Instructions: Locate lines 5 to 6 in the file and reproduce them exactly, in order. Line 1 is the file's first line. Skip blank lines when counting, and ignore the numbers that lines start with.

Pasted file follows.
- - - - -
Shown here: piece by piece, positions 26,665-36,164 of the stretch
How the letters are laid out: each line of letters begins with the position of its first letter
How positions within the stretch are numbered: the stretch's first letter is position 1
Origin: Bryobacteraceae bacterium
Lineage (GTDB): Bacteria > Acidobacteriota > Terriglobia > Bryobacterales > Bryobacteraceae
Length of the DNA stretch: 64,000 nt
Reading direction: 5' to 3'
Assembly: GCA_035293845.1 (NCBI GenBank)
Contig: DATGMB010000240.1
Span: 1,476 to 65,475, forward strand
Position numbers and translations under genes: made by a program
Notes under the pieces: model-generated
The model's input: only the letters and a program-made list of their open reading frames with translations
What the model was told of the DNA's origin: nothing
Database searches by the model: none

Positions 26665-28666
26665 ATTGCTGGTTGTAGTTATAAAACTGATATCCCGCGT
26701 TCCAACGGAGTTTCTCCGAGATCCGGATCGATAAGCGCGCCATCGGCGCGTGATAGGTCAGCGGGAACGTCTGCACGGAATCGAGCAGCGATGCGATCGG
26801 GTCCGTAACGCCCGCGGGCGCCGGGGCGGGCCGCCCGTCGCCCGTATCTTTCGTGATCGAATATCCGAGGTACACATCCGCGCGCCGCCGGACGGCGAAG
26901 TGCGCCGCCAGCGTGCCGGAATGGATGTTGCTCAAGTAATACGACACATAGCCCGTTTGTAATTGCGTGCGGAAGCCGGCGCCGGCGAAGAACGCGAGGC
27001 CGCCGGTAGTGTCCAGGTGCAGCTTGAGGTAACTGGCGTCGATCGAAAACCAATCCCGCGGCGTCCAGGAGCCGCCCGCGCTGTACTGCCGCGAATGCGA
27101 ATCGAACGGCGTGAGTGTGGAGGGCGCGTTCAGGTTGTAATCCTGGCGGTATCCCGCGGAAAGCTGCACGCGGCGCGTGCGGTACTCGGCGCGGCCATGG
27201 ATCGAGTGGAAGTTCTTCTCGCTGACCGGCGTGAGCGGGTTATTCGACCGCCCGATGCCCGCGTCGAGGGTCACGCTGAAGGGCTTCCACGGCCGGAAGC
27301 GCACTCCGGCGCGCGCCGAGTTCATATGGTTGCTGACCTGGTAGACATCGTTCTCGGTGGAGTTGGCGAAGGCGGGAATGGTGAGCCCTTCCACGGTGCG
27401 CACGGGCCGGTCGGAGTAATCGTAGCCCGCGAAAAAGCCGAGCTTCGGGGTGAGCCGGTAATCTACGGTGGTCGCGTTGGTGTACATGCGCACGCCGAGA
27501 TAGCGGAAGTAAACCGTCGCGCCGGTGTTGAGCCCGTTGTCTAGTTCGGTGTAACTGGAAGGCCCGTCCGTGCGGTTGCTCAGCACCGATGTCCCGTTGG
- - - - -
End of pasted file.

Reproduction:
Lineage (GTDB): Bacteria > Acidobacteriota > Terriglobia > Bryobacterales > Bryobacteraceae
Length of the DNA stretch: 64,000 nt